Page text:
valium chemical name I first began to study Nantwich’s rich Civil War history a few years ago when I realised, through an interest in genealogy, that half my ancestors came from the town. It did not take me long to realise that the story surrounding the Siege of Nantwich was a tale worth telling. But I didn’t just want to write a local history book.

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http://www.arcsno.org/is-viagra-bad-for-women/ is viagra bad for women My aim was to take the Battle of Nantwich and use it as the accurate and detailed framework for a fictional murder mystery novel. The idea was to create a “what-if” scenario that challenged the reader to identify which parts of the story really happened and which were the figments of my imagination. The irony, of course, is that all history is recorded by eye-witnesses, who themselves may have been biased or had political agendas of their own.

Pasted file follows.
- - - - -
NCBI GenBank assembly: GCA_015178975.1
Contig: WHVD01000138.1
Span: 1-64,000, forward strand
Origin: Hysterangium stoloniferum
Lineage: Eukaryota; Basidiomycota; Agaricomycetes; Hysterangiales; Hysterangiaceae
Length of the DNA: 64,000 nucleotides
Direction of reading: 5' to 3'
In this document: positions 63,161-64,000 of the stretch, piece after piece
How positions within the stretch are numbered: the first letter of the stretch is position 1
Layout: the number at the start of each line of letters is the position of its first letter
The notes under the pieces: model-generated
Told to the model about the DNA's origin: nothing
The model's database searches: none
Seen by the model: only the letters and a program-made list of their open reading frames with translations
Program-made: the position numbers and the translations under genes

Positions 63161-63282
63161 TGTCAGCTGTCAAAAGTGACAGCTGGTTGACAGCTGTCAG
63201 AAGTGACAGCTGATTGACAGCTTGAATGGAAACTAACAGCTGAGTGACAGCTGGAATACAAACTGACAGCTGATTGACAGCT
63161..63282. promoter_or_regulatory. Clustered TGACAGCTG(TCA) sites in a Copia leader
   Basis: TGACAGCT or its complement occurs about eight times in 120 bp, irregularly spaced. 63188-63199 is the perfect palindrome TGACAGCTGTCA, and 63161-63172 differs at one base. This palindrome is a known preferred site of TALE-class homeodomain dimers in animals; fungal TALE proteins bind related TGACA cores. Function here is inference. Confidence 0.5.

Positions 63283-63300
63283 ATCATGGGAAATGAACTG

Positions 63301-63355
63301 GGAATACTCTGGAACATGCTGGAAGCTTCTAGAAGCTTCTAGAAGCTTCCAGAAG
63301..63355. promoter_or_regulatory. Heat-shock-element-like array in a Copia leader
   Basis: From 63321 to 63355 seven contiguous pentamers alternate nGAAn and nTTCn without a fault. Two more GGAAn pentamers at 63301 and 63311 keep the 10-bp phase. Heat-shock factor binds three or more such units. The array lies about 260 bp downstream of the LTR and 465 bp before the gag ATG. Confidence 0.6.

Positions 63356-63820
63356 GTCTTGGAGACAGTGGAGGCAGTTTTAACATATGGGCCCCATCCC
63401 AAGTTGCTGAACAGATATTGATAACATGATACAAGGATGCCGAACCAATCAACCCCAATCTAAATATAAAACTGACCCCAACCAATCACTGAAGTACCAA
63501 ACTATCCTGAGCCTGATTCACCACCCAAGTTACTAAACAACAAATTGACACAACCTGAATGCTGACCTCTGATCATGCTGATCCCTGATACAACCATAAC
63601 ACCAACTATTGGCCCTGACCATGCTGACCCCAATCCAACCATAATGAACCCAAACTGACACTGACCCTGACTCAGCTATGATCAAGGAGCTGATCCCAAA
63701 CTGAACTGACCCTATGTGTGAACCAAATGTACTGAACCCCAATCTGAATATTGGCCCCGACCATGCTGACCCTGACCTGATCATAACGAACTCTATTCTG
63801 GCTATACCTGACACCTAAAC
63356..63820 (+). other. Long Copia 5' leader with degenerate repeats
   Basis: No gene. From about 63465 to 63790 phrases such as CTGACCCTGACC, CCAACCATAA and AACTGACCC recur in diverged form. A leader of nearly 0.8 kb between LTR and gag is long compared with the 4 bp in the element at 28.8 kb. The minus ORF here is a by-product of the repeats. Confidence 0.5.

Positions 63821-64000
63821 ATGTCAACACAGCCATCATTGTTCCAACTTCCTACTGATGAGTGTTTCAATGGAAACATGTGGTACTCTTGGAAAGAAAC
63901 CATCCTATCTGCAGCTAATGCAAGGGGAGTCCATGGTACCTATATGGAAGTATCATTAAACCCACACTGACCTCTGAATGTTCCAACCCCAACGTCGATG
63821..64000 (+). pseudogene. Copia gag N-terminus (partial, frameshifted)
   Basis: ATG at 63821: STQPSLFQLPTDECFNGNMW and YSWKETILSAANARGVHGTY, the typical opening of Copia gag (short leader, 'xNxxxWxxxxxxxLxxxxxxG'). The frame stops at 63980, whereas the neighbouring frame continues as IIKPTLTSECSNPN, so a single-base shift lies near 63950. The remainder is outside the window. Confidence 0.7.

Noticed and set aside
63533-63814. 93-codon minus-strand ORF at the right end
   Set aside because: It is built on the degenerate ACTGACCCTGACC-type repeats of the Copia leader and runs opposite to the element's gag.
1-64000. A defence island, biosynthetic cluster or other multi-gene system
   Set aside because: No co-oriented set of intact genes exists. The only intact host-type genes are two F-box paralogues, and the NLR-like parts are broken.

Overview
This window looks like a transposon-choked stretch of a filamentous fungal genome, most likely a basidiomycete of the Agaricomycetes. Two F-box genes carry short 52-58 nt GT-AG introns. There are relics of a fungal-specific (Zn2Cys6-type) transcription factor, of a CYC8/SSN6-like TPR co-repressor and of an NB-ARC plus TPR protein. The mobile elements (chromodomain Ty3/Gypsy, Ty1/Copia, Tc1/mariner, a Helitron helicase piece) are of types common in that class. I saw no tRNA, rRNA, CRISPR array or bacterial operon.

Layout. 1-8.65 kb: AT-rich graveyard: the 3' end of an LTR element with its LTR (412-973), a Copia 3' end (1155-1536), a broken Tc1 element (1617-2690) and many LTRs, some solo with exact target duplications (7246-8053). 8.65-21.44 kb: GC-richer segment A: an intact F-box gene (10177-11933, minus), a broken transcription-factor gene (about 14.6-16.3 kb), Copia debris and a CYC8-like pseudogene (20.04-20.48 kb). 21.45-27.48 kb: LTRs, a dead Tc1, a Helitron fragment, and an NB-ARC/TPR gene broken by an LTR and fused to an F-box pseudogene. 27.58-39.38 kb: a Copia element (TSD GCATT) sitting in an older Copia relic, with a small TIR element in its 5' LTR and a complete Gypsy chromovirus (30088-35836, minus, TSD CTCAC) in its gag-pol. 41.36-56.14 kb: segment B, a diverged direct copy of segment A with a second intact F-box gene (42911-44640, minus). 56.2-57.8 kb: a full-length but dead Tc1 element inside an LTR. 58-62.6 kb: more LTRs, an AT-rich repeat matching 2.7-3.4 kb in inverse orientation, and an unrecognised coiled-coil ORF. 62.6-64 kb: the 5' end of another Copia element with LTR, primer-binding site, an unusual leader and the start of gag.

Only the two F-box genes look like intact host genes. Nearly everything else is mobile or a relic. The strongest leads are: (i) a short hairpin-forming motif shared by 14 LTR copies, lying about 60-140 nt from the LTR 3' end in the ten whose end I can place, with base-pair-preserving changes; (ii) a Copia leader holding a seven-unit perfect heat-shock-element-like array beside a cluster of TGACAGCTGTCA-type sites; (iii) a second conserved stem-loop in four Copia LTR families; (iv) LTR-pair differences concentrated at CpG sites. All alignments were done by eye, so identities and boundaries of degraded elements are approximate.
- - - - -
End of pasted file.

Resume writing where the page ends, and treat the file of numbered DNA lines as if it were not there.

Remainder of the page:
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http://www.arcsno.org/test-done-on-viagra/ test done on viagra This got me thinking about how I should portray the real historical figures within my novel. Should the author adhere to the recognised character image of well known historical figures or should he allow himself free reign to develop characters as he sees fit, especially when set against a background that is detailed and historically accurate? How far should the author go in portraying more obscure historical figures or common folk whose names also happen to be recorded in historical documents, and what impact does this have on the perceived authenticity of a work of fiction? These are some of the issues I wanted to explore when writing The Winter Siege.